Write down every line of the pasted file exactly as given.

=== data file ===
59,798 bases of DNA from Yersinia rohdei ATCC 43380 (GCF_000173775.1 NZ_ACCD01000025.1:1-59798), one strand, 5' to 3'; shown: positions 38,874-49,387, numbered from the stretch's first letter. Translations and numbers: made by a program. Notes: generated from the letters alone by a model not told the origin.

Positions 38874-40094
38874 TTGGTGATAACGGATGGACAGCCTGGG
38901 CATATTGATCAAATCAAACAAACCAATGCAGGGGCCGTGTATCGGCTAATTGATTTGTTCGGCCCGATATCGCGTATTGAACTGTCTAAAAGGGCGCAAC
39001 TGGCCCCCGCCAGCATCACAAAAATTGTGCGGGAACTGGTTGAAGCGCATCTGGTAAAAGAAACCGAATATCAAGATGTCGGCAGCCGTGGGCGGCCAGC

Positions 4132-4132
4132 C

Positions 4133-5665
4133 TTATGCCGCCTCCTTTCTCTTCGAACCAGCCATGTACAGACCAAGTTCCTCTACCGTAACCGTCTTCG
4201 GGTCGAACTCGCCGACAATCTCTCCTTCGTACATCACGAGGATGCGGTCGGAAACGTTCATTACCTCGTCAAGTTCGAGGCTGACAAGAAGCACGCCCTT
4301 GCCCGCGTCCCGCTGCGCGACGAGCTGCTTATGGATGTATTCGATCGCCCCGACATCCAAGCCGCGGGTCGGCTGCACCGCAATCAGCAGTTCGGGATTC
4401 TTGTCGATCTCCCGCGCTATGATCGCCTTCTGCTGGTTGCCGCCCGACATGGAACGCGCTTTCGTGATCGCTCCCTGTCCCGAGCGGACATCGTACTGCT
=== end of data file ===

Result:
59,798 bases of DNA from Yersinia rohdei ATCC 43380 (GCF_000173775.1 NZ_ACCD01000025.1:1-59798), one strand, 5' to 3'; shown: positions 38,874-49,387, numbered from the stretch's first letter. Translations and numbers: made by a program. Notes: generated from the letters alone by a model not told the origin.

Positions 38874-40094
38874 TTGGTGATAACGGATGGACAGCCTGGG
38901 CATATTGATCAAATCAAACAAACCAATGCAGGGGCCGTGTATCGGCTAATTGATTTGTTCGGCCCGATATCGCGTATTGAACTGTCTAAAAGGGCGCAAC
39001 TGGCCCCCGCCAGCATCACAAAAATTGTGCGGGAACTGGTTGAAGCGCATCTGGTAAAAGAAACCGAATATCAAGATGTCGGCAGCCGTGGGCGGCCAGC

Positions 4132-4132
4132 C

Positions 4133-5665
4133 TTATGCCGCCTCCTTTCTCTTCGAACCAGCCATGTACAGACCAAGTTCCTCTACCGTAACCGTCTTCG
4201 GGTCGAACTCGCCGACAATCTCTCCTTCGTACATCACGAGGATGCGGTCGGAAACGTTCATTACCTCGTCAAGTTCGAGGCTGACAAGAAGCACGCCCTT
4301 GCCCGCGTCCCGCTGCGCGACGAGCTGCTTATGGATGTATTCGATCGCCCCGACATCCAAGCCGCGGGTCGGCTGCACCGCAATCAGCAGTTCGGGATTC
4401 TTGTCGATCTCCCGCGCTATGATCGCCTTCTGCTGGTTGCCGCCCGACATGGAACGCGCTTTCGTGATCGCTCCCTGTCCCGAGCGGACATCGTACTGCT